This is when you need some form of all day yoga. One to five minutes of poses, mantras, or directed thoughts can be all you need re-center yourself and step back into the moment you need to be in. Having several of these mini routines will enable you to have your peace and live life’s crazy moments too, no matter the circumstances.
To get you started on creating your all-day yoga routines, here are a couple of things to consider carefully.
First, where are you every day? Think hard about those surroundings. Is there a place where you can have five solid minutes of uninterrupted time to yourself? How about three minutes? Whatever the space and amount of time you believe you can be sure of, plan for that to be your go-to spot and create your routine to fit it. If there is space, include a few simple poses that are most comforting to your mindset. If space is tight, plan instead for stillness, mantras, and directed thought.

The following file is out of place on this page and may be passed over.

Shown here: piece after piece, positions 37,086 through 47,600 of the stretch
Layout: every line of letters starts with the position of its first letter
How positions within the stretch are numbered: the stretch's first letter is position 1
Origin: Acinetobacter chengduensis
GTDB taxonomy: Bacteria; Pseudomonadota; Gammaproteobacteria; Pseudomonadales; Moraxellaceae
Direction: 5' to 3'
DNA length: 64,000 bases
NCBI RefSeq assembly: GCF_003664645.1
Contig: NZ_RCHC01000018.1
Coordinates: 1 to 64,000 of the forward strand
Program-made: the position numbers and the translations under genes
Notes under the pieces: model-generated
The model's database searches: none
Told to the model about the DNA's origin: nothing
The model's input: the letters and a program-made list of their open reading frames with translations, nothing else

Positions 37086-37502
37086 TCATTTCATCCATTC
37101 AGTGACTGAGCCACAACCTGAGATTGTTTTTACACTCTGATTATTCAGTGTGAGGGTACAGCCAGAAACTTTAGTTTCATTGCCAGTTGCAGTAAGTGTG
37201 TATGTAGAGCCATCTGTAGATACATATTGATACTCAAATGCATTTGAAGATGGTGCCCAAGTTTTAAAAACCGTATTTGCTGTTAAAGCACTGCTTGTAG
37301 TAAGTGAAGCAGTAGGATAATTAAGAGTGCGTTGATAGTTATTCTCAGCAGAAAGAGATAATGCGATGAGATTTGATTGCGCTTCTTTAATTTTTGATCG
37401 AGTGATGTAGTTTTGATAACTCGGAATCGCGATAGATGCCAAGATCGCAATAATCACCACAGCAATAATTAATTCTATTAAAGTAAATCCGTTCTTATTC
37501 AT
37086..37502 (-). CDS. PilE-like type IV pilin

You absolutely should include in your bag of tricks at least one 1-minute stillness and directed thought routine you can do in any restroom. This will become one of the most useful things you have available to you in extremely stressful or rushed times. Everyone can find one minute in the restroom, no matter the circumstances, and that single minute can be enough to get back into the moment you need to be in.
Just show up and things will happen. Mother Teresa 1910-1997
As we continue to remind ourselves why practice matters during the month of April, I think of the quote from Aaron Sorkin below. Showing up is the only way that something will happen.